Saturday, May 28, 2011
Saturday Photo: Lal Mohammed, Jaipur
After my Delhi Metro post the other day and the expression of relief that I didn't have to deal with rickshaw wallahs so much anymore, I realized that I was maybe being a little bit unfair. Every once in a while, a positive rickshaw experience occurs, and occasionally, it even gets documented.
The man in the above photo is a Jaipur rickshaw wallah named Lal Mohammed. Here is how I ended up taking his photo.
In January, 2006, I was in Jaipur, where I lived for a year in 1999-2000, to see some friends and revisit old haunts. (And, yes, to shop at the huge Anokhi store there.) Because rickshaws in Jaipur have no meters and always require haggling, I did a lot of walking. But one place I couldn't walk was to Jaimala's house. When I had lived in Jaipur, Jaimala and her mother and sister Mala had lived in the servants' quarters behind Sunil's house, where I was living. But in the years since, they had saved enough money to first buy a plot of land and then to build their own house. Two years earlier, I'd gone out with Sunil to see them and their house, which had just been completed weeks earlier. They had since added more rooms, and Jaimala invited me for lunch on my last afternoon in Jaipur.
But how to get there? The house was on the edge of Jaipur in what was becoming a new development. I had never taken the bus in Jaipur so had no idea where to start. I couldn't go home on the bus with Jaimala because it would be Sunday, and she would already be home. Jaimala and I sat in front of Sunil's house, where she still worked for his tenant, and pondered the dilemma for awhile. Until Jaimala beamed at me, and said in Hindi, "I know, Sue-didi--Lal Mohammed can bring you." "Who is Lal Mohammed," I asked, reasonably. "A rickshaw-wallah," she said, going on to say that Lal Mohammed had brought them home on occasion and knew where they lived. "But how will we find Lal Mohammed?" I asked. I thought of all the rickshaw wallahs in Jaipur and wondered how he might be found. Jaimala looked at me as if I were dim. "I have his mobile number," she said. "We'll phone him."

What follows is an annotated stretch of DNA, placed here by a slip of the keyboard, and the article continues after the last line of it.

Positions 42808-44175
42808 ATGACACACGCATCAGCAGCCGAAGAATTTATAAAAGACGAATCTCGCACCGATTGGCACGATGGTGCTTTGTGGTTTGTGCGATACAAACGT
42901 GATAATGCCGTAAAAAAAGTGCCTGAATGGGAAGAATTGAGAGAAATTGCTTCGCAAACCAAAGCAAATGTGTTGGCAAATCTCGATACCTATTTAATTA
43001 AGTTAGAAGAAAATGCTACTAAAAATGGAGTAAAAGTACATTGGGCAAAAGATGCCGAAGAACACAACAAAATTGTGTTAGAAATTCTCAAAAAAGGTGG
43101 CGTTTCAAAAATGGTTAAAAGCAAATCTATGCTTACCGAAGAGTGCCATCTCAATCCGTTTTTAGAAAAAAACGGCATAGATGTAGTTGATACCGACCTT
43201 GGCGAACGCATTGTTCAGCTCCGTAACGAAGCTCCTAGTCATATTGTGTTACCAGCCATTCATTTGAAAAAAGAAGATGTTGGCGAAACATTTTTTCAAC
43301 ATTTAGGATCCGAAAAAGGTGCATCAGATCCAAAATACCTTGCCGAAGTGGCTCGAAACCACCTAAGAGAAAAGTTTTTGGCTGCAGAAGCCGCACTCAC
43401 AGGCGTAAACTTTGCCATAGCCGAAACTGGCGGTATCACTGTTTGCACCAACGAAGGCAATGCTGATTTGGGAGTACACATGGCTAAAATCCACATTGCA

Now, this would seem very logical to me--it's very clear to me how much life in India is now entirely dependent on a massive number of people having mobiles. But then, I hadn't quite grasped it yet.
Jaimala called Lal Mohammed on his mobile. It turned out that he wasn't far away, so he came over in his rickshaw, and we made the arrangements. And so, two days later, I myself called Lal Mohammed's mobile phone and told him I was ready. He came to my hotel and picked me up. We drove out to Jaimala's new house together. And while Jaimala and Mala and their mother and I gossiped and ate and caught up, Lal Mohammed also ate a plate of Jaimala's excellent curry-chawal. While Jaimala and Mala and I wandered through the nearby fields, chatting with women picking peas, looking at houses in early states of construction, Lal Mohammed watched cricket on TV.
Afterwards, we all drank tea. Jaimala and Mala wanted photos of themselves in front of their house, so I took several (one is below). Mala asked if I would take one of Lal Mohammed as well, and so I did. (That's Mala and Dolly, the dog, on the right.)
Lal Mohammed got me to the train station in plenty of time, and I paid him the sum we'd agreed on. (I can no longer remember what it was, but it was not exorbitant in any way.) He bid me farewell, and I went into the station to catch my train back to Delhi.
I haven't been back to Jaipur since, but I like to think that Lal Mohammed is still driving his rickshaw and that if I needed to, I could call him on his mobile, and he could take me where I needed to go with a minimum of fuss.